Written by Behnaz Sarrami, MS, PharmD, TL1 Predoctoral Clinical Research Program alumnus
Older Americans Month (OAM) was established in 1963 to give recognition to older adults as invaluable members of our society. Older adults have gained much wisdom and experience as they have endured life’s many challenges. Many have already lived through one pandemic, the great depression and the great recession and still experience the economic and societal impact of these events. Some older adults live in poverty and have disproportionate access to care and other services. Many of these older adults are retired but remain an active member of their community by volunteering and mentoring the young through a variety of non-profit organization such as SCORE. While older adults are a resilient and active part of our communities, they are at times still vulnerable to fraud, abuse, neglect and financial distress. OAM is a time to draw attention to this and pay tribute to the work of all older adults.
As a pharmacist who talks to hundreds of people every week, I recognize that older adults need a different set of medical care that is unique to them. I see the impact that lack of transportation and social interactions, decline in mental capacity, decrease in mental health, low fixed income, high medication copays, and medication non-adherence has on the lives of some older adults. Many live on fixed social security income, which is insufficient to cover their high medication copays. Due to these high copays, some older adults have to wait for their next social security paycheck before refilling their medications, which can put them at a higher risk of exacerbating their existing medical conditions. Amongst the highest copay medications are the asthma and COPD inhalers and diabetic insulins. These diseases are irreversible conditions that put older adults at higher-risk for complications that may worsen over time. Therefore, preventing these conditions from getting worse is critical in managing them.
One of my memorable calls was to a 75-year old man about his medications and the delay in refilling his COPD inhaler. His wife answered the phone and said that her husband had no interest in speaking about his medications. When I asked why, she broke down, and we ended up speaking for almost thirty minutes. She said that her husband sleeps all day, is depressed, has COPD but smokes, and he has decided not to fill his daily inhaler because the copay is very expensive. She had made numerous attempts to help him with his health but she had eventually given up. She had realized that she was going downhill emotionally due to a recent hip injury which made her unable to walk like she used to, and she was now dependent on her husband to drive her around. She could no longer go to church, pick up her medications on time, have any social activities, and she felt herself diving into depression and not able to cope. With the COVID-19 social distancing, she felt extremely alone, lost and hopeless.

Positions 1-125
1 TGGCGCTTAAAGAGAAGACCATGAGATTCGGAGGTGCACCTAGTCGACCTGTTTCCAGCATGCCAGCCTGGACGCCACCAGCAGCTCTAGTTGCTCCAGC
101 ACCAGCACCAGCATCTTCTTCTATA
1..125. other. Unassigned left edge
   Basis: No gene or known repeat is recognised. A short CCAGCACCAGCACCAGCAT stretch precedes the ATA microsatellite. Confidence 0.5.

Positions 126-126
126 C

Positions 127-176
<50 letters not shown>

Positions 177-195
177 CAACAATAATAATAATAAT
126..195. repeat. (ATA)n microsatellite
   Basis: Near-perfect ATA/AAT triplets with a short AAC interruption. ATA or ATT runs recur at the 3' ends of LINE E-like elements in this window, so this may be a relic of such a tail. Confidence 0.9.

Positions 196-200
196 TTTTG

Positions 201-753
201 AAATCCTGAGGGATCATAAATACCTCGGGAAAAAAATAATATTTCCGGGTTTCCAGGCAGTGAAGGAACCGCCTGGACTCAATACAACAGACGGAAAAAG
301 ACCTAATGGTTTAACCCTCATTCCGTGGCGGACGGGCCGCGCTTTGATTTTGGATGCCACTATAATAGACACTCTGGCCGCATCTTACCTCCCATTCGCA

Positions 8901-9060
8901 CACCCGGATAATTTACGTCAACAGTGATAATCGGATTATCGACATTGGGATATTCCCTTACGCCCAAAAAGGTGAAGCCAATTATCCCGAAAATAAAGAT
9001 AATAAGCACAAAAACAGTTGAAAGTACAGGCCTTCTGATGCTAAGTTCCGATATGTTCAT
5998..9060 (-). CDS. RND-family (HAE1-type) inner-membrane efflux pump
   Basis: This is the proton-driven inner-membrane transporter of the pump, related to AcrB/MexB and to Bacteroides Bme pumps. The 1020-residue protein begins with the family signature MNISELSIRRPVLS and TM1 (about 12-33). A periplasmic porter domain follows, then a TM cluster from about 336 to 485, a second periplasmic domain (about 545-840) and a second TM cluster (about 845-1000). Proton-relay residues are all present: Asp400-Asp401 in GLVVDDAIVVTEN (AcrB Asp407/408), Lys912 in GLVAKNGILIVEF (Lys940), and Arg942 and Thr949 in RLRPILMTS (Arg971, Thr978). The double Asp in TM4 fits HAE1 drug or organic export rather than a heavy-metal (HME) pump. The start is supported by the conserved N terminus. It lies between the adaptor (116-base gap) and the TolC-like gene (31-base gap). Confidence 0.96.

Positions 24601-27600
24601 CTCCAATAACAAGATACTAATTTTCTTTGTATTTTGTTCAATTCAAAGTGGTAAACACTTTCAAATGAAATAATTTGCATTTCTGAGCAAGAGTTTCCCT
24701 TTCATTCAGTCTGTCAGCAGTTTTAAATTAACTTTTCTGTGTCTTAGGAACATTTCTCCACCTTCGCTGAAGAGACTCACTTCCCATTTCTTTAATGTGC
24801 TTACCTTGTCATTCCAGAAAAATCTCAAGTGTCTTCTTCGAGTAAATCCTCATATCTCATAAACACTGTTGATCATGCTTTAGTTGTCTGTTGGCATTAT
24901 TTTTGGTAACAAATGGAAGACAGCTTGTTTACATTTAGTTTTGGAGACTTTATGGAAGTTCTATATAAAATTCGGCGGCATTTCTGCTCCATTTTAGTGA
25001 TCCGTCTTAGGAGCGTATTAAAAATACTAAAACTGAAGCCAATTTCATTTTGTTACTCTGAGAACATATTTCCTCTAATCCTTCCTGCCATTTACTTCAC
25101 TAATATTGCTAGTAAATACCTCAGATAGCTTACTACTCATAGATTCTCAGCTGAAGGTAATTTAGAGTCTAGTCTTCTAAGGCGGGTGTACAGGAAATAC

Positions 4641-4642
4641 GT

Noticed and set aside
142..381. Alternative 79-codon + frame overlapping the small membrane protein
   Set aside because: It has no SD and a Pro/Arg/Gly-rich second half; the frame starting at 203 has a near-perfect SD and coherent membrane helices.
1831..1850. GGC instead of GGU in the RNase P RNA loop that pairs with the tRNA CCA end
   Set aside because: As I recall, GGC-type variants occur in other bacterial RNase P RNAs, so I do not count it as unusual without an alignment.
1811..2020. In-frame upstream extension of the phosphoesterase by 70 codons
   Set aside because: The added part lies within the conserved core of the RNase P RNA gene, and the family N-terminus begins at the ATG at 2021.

In addition to financial and transportation barriers, mental health and emotional stability plays a huge role in a person’s non-adherence to medications. If a person is depressed, with no motivation to live, why would they worry about taking their medications at the right time every day?
For this particular patient, hope and someone that cared to listen, sparked a light in her to keep her motivated to continue taking autonomy in caring for herself. But there are so many that we are not able to reach and are not on a call roster. So how do we address these barriers and help them? How about the people we do not see in poor neighborhoods where they cannot afford to visit a doctor, who are uninsured, or cannot pick up their own medications and rely on others? How about the very frail who just lost a spouse and live in isolation? Or the people at nursing homes or retirement homes in low-income zip codes and those with no family to visit? Those experiencing these barriers have haunted me for years and I continuously try to find innovative ways to not only provide resources to them but bring awareness to this group of older adults so that after years of contribution to their society and hard work, they can continue to be noticed and connected to others.
We as a society need to find more ways to reach all parts of our community. We don’t have to do anything big, but we can reach out to our own family members, friends and neighbors to offer our time and love. Most older adults have a daughter, a son, grandchildren or other family member or friend. Let’s start there! A monthly check up phone call, a post-card with pictures, a random act of kindness is all that it takes to lift up and motivate a spirit of older adults who have raised others and continue to contribute to our society. We should pay attention to this circle of life which involves us all.